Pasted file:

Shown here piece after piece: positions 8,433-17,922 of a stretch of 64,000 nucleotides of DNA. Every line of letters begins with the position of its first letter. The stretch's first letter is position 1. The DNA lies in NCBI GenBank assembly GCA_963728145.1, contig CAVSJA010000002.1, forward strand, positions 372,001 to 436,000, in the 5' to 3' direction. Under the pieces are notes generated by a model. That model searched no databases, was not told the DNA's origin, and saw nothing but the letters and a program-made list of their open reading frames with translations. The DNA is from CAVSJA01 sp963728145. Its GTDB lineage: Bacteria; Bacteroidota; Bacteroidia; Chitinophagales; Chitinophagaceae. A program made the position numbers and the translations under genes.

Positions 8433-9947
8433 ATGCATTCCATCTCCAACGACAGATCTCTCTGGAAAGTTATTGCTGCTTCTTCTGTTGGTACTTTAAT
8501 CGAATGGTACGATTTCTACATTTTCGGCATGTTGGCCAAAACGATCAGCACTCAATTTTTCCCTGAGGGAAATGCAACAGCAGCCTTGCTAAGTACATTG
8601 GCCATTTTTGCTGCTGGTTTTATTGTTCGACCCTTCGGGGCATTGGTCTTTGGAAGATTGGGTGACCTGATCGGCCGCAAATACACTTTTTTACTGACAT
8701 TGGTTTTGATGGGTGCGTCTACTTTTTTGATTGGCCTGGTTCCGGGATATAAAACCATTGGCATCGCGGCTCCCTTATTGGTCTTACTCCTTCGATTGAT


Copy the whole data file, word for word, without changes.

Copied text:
Shown here piece after piece: positions 8,433-17,922 of a stretch of 64,000 nucleotides of DNA. Every line of letters begins with the position of its first letter. The stretch's first letter is position 1. The DNA lies in NCBI GenBank assembly GCA_963728145.1, contig CAVSJA010000002.1, forward strand, positions 372,001 to 436,000, in the 5' to 3' direction. Under the pieces are notes generated by a model. That model searched no databases, was not told the DNA's origin, and saw nothing but the letters and a program-made list of their open reading frames with translations. The DNA is from CAVSJA01 sp963728145. Its GTDB lineage: Bacteria; Bacteroidota; Bacteroidia; Chitinophagales; Chitinophagaceae. A program made the position numbers and the translations under genes.

Positions 8433-9947
8433 ATGCATTCCATCTCCAACGACAGATCTCTCTGGAAAGTTATTGCTGCTTCTTCTGTTGGTACTTTAAT
8501 CGAATGGTACGATTTCTACATTTTCGGCATGTTGGCCAAAACGATCAGCACTCAATTTTTCCCTGAGGGAAATGCAACAGCAGCCTTGCTAAGTACATTG
8601 GCCATTTTTGCTGCTGGTTTTATTGTTCGACCCTTCGGGGCATTGGTCTTTGGAAGATTGGGTGACCTGATCGGCCGCAAATACACTTTTTTACTGACAT
8701 TGGTTTTGATGGGTGCGTCTACTTTTTTGATTGGCCTGGTTCCGGGATATAAAACCATTGGCATCGCGGCTCCCTTATTGGTCTTACTCCTTCGATTGAT